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CCS 4-H Students Mix Agriculture with Technology at Weeklong Camp

4-H Camp

August 17, 2022 -- How do you dissect DNA from a strawberry? Students who attended The Ohio State University Growing Garden Leaders’ 4-H STEM (Science, Technology, Engineering, and Math) day camp can tell you. 

Students spent a week at the camp delving deeper into agriculture and technology while gaining knowledge of agricultural-related careers. 

A total of 18 CCS students from Devonshire Elementary received invitations to participate in the pilot camp designed by Sue Hogan, a 4-H Youth Development educator. The students from third through ninth grade are experienced gardeners who plant, grow and harvest year-round from their mini greenhouses at Devonshire Elementary. 

By using Devonshire’s school garden as a context for learning in developing smart technology, educators had students use Apple iPads. Students could use iPads to incorporate engineering design processes and 4-H experiential learning models into their curriculum. 

4-H CampIntegrating technology, students designed different ways rainwater could be redirected to slow erosion. These ideas were tested with a technical robot, Spheros. 

Spheros helps kids learn fundamental STEM concepts through play-based learning and educational activities. 

Students also used technology to send seeds to space in a rocket, extract DNA from a strawberry and build a pea trellis.  

“My favorite part definitely was visiting the dairy farm [Waterman Dairy Center] probably because of, well, my last name and the [United Titanium] Bug Zoo because I like animals and bugs,” said rising fifth grader Kash Farmer. “I learned that cows have four stomachs and how to cook for myself.”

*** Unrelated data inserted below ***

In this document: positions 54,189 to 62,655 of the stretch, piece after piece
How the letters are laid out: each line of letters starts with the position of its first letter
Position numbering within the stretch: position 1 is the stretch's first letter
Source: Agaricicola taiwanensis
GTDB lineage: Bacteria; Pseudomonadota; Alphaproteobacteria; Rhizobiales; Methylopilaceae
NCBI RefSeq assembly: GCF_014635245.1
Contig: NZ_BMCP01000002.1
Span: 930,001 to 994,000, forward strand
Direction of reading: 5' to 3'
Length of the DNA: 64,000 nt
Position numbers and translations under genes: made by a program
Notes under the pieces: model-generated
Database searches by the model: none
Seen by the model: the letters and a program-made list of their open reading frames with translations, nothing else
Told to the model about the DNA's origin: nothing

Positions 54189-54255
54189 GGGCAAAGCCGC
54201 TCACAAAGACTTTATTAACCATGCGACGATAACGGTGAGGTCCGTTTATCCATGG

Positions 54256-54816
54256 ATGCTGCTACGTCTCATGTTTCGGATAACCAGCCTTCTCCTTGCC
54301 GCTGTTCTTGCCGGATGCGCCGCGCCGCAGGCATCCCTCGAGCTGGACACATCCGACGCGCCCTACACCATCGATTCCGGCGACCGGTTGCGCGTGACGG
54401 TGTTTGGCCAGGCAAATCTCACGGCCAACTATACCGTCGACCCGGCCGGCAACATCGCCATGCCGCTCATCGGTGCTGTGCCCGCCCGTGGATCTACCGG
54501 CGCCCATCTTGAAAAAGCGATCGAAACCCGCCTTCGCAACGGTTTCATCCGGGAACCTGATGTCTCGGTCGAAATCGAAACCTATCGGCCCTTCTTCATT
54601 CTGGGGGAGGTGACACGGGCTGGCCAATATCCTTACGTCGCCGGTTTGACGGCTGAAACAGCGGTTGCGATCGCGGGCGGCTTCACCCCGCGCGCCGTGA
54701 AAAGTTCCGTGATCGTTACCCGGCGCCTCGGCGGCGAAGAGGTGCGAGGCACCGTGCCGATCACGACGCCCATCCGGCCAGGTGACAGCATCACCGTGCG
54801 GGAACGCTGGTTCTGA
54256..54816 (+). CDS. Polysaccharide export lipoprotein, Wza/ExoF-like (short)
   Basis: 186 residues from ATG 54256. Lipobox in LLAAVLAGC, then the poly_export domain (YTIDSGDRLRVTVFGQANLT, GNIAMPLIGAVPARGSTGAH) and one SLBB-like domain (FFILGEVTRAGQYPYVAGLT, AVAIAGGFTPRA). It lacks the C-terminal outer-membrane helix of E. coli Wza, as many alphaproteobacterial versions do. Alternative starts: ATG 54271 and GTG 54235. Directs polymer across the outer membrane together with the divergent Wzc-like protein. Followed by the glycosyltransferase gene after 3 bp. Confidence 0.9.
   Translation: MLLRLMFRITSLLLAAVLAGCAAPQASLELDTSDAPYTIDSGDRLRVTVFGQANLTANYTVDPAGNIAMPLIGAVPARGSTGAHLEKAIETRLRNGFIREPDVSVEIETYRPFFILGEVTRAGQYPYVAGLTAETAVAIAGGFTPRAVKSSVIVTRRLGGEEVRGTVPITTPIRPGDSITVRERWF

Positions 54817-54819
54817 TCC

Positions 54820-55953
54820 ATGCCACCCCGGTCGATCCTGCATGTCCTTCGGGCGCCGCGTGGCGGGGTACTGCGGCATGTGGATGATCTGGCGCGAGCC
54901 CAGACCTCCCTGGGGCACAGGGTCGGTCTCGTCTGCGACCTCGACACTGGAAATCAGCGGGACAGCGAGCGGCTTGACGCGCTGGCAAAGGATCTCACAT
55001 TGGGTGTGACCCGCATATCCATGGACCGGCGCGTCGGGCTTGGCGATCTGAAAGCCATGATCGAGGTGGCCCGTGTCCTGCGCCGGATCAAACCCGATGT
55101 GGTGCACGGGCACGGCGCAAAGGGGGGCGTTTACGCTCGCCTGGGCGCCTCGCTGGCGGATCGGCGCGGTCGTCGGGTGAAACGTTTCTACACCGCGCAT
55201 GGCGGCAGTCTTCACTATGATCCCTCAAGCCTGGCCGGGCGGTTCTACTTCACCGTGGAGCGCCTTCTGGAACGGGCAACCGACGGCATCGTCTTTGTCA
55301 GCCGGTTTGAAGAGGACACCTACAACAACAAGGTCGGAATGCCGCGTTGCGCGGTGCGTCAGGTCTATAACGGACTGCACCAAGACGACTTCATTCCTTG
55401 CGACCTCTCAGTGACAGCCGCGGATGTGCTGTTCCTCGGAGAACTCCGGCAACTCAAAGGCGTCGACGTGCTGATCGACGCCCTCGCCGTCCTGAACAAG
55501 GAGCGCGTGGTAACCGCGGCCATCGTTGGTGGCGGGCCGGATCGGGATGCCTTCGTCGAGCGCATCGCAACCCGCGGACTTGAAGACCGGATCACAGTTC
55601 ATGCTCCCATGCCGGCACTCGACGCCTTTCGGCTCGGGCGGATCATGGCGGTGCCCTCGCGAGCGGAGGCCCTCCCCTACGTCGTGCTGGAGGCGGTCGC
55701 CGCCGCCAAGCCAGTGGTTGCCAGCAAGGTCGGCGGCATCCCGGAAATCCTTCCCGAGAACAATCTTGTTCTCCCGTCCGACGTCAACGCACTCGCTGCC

Farmer explained that he prepared vegetable lunches such as quesadillas, harvest pizzas, and stir fry. The daily cooking lessons incorporated recipes from Supplemental Nutrition Assistance Program Education (SNAP-Ed).

“Going to the dairy barn [Waterman Dairy Center] on the second day was my favorite,” said Emma Krumlauf, a rising seventh grader. “We missed a baby cow being born by minutes. Did you know that Goldfinches like coneflowers and not all grasshoppers can fly?” 

A grant from the Ohio Department of Education and resources from Franklin County 4-H funded the camp which empowers students to become school garden leaders and mentors. 

“It is our hope that these students will help mentor a new group of young gardeners next summer and share their knowledge with new and existing garden programs at their home schools,” said CCS Farm to School Coordinator Katie Young.

Krumlauf’s advice to anyone considering applying to the camp next year is, “They should definitely do it. It’s so much fun!”

The final day concluded with students’ families invited to an award ceremony, creating Beebots to understand different pollinators, sharing projects, and making harvest pizzas.

To learn more information about the program, visit